Varza: Station F

19 minutes, 2 links


Updated February 11, 2023
Better Venture

Roxanne Varza (Station F, Sequoia Capital)

Roxanne Varza is the director of Station F, the world’s largest startup campus, which gathers more than 30 incubators in one campus in Paris. Based in the 13th arrondissement of the city, it opened its doors in 2017. One of her core goals with Station F is to make the startup world a more inclusive space. We talked to her about Station F’s Fighters Program for underprivileged founders and were lucky enough to include two of the Fighters—Dinal Kurukulasooriya (founder of Autochatic) and Brian Thielly (founder of LinesDude)—in the conversation.

Interviewed November 2020

The Origins of Station F

Johannes Lenhard (JL): We really want to talk about how you make space for underprivileged founders at Station F with the Fighters Program. What is this program? Why did you start it? What are the features of it?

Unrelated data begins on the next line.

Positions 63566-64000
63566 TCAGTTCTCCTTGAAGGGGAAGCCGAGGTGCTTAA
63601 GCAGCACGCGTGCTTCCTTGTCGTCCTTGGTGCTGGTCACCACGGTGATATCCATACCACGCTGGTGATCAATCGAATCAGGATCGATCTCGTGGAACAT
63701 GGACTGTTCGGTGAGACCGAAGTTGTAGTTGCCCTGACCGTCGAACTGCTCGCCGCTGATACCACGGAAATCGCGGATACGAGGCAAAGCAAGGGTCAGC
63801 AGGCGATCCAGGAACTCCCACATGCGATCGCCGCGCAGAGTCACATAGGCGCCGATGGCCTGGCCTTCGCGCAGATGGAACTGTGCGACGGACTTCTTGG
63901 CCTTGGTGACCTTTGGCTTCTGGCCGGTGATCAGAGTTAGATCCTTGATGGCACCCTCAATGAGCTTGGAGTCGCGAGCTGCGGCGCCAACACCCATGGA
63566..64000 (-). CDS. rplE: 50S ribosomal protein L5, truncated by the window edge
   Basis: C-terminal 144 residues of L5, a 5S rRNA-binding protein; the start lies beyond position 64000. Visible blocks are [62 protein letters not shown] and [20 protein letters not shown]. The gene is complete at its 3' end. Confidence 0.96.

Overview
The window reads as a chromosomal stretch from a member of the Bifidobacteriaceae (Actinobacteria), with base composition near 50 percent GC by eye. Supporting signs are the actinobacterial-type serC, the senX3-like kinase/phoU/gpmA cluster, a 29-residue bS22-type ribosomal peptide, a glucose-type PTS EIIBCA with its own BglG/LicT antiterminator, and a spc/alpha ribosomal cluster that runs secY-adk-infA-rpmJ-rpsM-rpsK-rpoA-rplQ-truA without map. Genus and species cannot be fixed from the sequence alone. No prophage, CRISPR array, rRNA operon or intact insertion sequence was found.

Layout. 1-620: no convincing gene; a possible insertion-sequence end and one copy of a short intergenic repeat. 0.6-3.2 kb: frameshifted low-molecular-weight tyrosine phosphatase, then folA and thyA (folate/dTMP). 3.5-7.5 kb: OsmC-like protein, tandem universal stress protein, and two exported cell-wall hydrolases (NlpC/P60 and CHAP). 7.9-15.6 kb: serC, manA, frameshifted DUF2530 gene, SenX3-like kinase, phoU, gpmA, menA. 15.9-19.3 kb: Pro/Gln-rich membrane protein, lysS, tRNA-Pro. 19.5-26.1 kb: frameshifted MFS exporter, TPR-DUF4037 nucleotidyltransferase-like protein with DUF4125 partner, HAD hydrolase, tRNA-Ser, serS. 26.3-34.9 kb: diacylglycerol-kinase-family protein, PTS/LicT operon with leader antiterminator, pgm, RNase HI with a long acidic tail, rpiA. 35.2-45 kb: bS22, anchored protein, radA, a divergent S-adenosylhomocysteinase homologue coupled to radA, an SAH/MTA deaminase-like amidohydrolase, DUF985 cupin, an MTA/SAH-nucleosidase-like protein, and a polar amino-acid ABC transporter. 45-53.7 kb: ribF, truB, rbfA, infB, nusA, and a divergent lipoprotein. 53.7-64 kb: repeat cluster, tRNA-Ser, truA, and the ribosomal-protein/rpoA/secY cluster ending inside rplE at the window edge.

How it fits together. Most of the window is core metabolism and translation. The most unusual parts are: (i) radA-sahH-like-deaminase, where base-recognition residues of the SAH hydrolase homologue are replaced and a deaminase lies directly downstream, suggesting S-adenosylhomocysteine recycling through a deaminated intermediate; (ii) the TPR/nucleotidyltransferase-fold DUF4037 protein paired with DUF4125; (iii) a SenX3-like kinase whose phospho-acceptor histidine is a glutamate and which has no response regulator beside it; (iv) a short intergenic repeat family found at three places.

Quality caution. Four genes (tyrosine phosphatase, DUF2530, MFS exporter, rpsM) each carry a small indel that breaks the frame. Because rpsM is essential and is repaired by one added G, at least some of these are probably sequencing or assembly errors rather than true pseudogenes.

Roxanne Varza (RV): The Fighters Program is our program for underprivileged entrepreneurs. At Station F, to be completely inclusive, we do not specify what it means to be underprivileged. Our assumption is that we cannot even begin to imagine all of the different situations that people may have found themselves in. We provide some examples for guidance, but we are open to people from all contexts and walks of life.

Fighters could be refugees, or anyone who has lived through a difficult situation. Examples of people who have previously gone through the program include a former prisoner and somebody who has been homeless. We have also worked with entrepreneurs without formal higher education who are from particularly difficult regions and ecosystems where they couldn’t implement their project locally for political or other reasons. We are open to everyone who has faced adversity.